This is my blog. I know, no shit, right? If you’re reading this (which I don’t imagine there are many of you actually reading it but maybe that’s not true) then, you already know that this is a blog written by me (Sarah Fader). I write a lot of things on here. Sometimes they are stream of consciousness pieces, other times I rant, sometimes I write things that make people laugh, sometimes I write things that make people sad and then finally, sometimes I write things that make other people angry.
For years, I tried to write without thinking about the impact it was having on other people’s feelings. If I did that, I couldn’t be as emotionally honest, it seemed. However, I was speaking with my therapist about this today. This post made my ex-boyfriend angry. I’m sure he no longer reads my blog, since he unfriended me on Facebook. However, I still feel badly about that situation.
What I wanted to say was this: though these were my feelings, I also recognize and understand that he was operating from his perspective and his own set of emotions. We were 15-year-olds who were just learning about life. I wanted to tell him, but I’ll never be able to since he won’t speak to me ever again, that I don’t blame him for not being able to “take care of me.” I was trying to figure my own shit out and I didn’t know that I had a mental illness. I was diagnosed with depression later in life. At the time, I wanted him to nurture me and solve my problems, but I now recognize that this was because I believed that co-dependency was love.
I now realize that to truly love someone we have to respect another person’s independence and individuality.
So, ex-boyfriend who will never read this, I’m sorry I hurt your feelings, angered you, made you sad by writing what I wrote. I realize that I was not being empathetic towards you. You have feelings too and it’s not all about me.
Similarly, I’ve written other blog posts that have made people angry. There are too many people to name here so this goes to them.
Dear people that I’ve hurt or angered on my blog,
I am truly sorry that I hurt or angered you. When I wrote the post that I wrote, I was processing my own feelings. I wasn’t thinking about the fact that you would read what I wrote. Perhaps it was selfish of me. I want you to know that I respect your feelings too. You are entitled to feel affected by my words. I understand and respect that you may be angry with me. For what have I done, I’m sorry. It must have hurt to read those words that I wrote. I’m not apologizing for having feelings. However, I neglected to see that you would have an emotional reaction to what I wrote about you.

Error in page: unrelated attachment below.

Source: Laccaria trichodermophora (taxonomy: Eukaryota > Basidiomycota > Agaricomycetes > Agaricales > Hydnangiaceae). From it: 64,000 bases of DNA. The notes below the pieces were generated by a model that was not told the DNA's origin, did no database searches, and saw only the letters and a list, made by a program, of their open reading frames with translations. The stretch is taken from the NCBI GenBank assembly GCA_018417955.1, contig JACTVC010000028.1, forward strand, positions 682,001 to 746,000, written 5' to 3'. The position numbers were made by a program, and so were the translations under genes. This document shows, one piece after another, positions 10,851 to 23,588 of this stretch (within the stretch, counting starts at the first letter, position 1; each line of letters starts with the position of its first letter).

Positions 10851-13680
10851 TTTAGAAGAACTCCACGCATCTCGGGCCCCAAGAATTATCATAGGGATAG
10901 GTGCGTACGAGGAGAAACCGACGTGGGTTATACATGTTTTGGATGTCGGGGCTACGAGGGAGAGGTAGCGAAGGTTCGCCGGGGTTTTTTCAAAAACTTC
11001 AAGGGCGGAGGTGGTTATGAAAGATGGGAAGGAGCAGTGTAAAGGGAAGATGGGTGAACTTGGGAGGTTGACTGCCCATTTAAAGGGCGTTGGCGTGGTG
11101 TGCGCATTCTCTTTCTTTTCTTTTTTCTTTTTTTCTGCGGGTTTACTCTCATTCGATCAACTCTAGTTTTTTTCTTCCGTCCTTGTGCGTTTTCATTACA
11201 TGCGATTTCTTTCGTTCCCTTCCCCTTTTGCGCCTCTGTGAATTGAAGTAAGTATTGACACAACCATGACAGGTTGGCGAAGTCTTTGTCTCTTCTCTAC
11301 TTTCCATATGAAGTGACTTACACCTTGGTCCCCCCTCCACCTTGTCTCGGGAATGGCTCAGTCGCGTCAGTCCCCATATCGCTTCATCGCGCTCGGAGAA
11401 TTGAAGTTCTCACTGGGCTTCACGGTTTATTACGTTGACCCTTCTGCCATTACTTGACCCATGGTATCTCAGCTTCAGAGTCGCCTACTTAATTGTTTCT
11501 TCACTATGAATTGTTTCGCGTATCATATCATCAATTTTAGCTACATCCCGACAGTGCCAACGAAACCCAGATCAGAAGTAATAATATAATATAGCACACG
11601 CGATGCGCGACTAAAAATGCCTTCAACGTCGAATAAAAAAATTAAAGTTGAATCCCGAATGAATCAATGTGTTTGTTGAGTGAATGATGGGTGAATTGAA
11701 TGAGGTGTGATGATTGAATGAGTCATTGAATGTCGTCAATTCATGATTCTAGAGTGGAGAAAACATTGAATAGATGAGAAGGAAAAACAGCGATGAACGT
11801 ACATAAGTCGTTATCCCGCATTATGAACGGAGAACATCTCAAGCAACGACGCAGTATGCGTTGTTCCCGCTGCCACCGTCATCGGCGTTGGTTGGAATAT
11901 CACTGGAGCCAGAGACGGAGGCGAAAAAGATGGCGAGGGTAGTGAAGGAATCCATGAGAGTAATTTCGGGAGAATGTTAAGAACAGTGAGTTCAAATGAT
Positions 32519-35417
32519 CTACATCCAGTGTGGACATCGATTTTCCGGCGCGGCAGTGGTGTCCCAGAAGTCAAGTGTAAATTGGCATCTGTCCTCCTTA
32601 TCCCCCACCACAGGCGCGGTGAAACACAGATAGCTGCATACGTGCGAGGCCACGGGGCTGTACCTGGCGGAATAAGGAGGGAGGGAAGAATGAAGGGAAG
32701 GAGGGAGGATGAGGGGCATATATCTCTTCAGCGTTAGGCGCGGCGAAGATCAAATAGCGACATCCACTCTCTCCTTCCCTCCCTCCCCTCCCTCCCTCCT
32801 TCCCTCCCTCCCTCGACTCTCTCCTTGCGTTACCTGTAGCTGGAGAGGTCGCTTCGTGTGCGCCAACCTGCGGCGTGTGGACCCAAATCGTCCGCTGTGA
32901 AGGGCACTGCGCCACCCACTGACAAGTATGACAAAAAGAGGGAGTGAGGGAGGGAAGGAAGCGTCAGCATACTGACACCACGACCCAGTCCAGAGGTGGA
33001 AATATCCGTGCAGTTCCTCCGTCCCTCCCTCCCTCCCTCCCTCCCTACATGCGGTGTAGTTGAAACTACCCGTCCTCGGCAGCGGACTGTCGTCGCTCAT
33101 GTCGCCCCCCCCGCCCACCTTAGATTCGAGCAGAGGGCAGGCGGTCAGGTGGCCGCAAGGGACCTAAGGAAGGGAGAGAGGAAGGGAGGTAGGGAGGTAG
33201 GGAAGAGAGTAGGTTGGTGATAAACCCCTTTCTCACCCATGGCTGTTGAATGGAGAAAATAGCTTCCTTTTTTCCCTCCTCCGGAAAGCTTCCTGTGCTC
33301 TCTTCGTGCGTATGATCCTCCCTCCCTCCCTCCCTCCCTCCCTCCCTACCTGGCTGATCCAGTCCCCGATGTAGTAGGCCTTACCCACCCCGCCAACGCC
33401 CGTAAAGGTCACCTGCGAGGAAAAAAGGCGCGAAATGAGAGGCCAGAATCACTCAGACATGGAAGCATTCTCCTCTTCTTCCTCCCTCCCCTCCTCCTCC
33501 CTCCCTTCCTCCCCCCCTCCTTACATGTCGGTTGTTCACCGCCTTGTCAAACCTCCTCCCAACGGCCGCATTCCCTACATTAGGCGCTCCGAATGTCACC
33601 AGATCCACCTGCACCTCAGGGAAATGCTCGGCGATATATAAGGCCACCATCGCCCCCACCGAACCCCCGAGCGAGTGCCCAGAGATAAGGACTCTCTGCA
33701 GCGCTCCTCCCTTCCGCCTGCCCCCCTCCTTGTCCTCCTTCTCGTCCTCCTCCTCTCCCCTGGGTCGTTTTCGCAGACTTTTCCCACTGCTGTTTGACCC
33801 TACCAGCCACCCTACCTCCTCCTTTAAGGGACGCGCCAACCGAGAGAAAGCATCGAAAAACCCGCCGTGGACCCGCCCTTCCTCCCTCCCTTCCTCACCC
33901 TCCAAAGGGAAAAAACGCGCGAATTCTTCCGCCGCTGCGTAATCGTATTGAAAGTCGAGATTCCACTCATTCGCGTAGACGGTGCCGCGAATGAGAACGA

Please accept my humble apology and know that though what I wrote might have been harsh, I didn’t mean to disrespect you.
I was expressing my feelings.
In the future, when I write something where other people are involved, I will consider their feelings when I am writing it. Those feelings may include yours.
Much love to you. In the words of Daniel Maurer, I am holding you in the light.
Always be you, Sarah. That’s the one thing I deeply appreciate about you—your honesty. Keep on keeping on! (And thanks for the quote at the end! It’s not mine, but a super phrase to let others know you care without being overly pious.)
I respect your caring about the impact of your writing on others. And I can understand that your ex had the emotional reaction he had. At the same time, I didn’t see anything blaming or criticizing in your other post. You talked about you; he interpreted it as being about him. For a long time, I’ve avoided writing about my mental health and family experiences, but I’ve come to accept that just as I make choices about what I write, others have choices about how to respond to what they read. I accept their choices, but I don’t hold myself responsible for them. Your writing is brave and necessary, and I know what you do has helped me to feel better about who I am. I hope you remember that as well as remembering those who’ve reacted negatively to something you’ve written.